Three months after its introduction at CES 2015, Delphi’s automated vehicle completed the longest automated drive in North America — traveling from San Francisco to New York. For CES 2016, Delphi is taking active safety and automated driving to the next level incorporating vehicle-to-everything – V2E™ – capabilities.
Using advanced software and hardware, Delphi’s vehicle can communicate with streets, signs, traffic lights, other cars and even pedestrians.
“We imagine a world with zero traffic accidents,” said Jeff Owens, Delphi chief technology officer. “To get there we will need a convergence of active safety, sensor fusion, connectivity platforms and advanced software. Delphi has proven we are the only company that has the right mix of all of these.”
During CES, Delphi’s automated vehicle will demonstrate V2E™ including:
- Vehicle-to-vehicle: Delphi’s car can see all the cars in the immediate vicinity and can detect when an adjacent car abruptly decides to get into the same lane as the Delphi car.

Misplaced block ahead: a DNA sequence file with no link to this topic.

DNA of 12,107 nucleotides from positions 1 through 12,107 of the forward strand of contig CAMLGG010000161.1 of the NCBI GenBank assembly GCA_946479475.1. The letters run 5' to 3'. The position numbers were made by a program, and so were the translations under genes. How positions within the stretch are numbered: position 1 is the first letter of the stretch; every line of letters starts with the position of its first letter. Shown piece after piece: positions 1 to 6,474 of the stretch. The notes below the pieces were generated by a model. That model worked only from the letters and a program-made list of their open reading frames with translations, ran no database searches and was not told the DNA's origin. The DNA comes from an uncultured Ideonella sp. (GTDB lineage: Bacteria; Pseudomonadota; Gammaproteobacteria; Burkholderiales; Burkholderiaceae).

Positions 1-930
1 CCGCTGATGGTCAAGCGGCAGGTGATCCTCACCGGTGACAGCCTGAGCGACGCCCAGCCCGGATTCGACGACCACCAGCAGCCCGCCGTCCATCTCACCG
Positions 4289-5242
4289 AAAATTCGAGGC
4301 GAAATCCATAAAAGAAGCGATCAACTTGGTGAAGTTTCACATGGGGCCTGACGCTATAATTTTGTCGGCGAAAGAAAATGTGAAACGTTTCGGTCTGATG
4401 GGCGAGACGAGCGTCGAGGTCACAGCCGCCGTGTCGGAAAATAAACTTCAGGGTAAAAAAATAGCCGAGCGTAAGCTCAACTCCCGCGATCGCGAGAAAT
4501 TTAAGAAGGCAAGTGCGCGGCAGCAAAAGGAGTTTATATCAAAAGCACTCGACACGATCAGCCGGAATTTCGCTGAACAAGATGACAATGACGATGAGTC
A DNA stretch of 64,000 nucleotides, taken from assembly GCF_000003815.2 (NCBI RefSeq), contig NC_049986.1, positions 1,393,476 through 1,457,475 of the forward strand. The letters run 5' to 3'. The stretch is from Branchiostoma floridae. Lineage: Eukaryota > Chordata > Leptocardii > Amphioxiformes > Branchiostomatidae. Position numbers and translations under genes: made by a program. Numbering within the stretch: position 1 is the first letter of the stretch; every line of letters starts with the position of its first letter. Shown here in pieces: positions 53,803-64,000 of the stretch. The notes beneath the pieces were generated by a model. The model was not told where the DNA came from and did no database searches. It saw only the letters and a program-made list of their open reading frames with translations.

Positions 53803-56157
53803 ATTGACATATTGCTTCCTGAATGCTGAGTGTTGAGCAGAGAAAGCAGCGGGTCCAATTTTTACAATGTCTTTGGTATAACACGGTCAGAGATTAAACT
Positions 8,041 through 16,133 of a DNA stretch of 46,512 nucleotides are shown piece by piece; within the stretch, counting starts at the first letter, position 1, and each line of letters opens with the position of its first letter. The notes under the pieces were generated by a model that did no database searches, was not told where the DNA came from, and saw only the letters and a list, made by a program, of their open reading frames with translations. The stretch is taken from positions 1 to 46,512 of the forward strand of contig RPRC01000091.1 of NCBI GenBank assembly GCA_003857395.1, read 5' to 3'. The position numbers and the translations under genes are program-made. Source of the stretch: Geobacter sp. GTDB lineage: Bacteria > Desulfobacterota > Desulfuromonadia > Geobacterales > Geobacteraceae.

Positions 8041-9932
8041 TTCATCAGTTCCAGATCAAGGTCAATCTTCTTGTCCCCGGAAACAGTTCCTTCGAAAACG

- Vehicle-to-pedestrian: Leveraging a special chip in a smart phone, the vehicle is alerted to pedestrians who are not paying attention to traffic as they use their phone.
- Vehicle-to-traffic light: With Dedicated Short Range Communications (DSRC), Delphi’s vehicle knows the status of traffic lights around Vegas and will anticipate yellow and red lights.
- Blind Corners: Delphi’s vehicle manages for situations when streets intersect at strange angles that prevent the driver from seeing opposing traffic.
- Ride Sharing: The driver’s friends and family can be notified of the driver’s location so that a ride can be requested.
While the future of truly automated driving is a long-term development, Delphi currently engineers and manufactures advanced systems that integrate cameras, radars, sensors and software to increase road safety. Next year, Delphi’s industry-first original-equipment V2V technology will appear on the Super Cruise system on the 2017 Cadillac CTS. At CES, Delphi will unveil another industry-first with an aftermarket V2V unit that will enable all equipped vehicles to talk with one another – not just those built with the technology in the factory.
Delphi will also use CES to demonstrate several of its latest advanced technologies including a touch-free cockpit and 3D instrument cluster. Delphi’s touch-free cockpit uses hidden infrared cameras to track eye movement to detect what a driver is looking at and infers what action should be carried out by the infotainment system. The company’s 3D cluster uses multi-layer graphics technology to create a high-end, enhanced driving experience.
Delphi’s technology will be on display in the Gold Lot and at booth 315 in the North Hall of the Las Vegas Convention Center.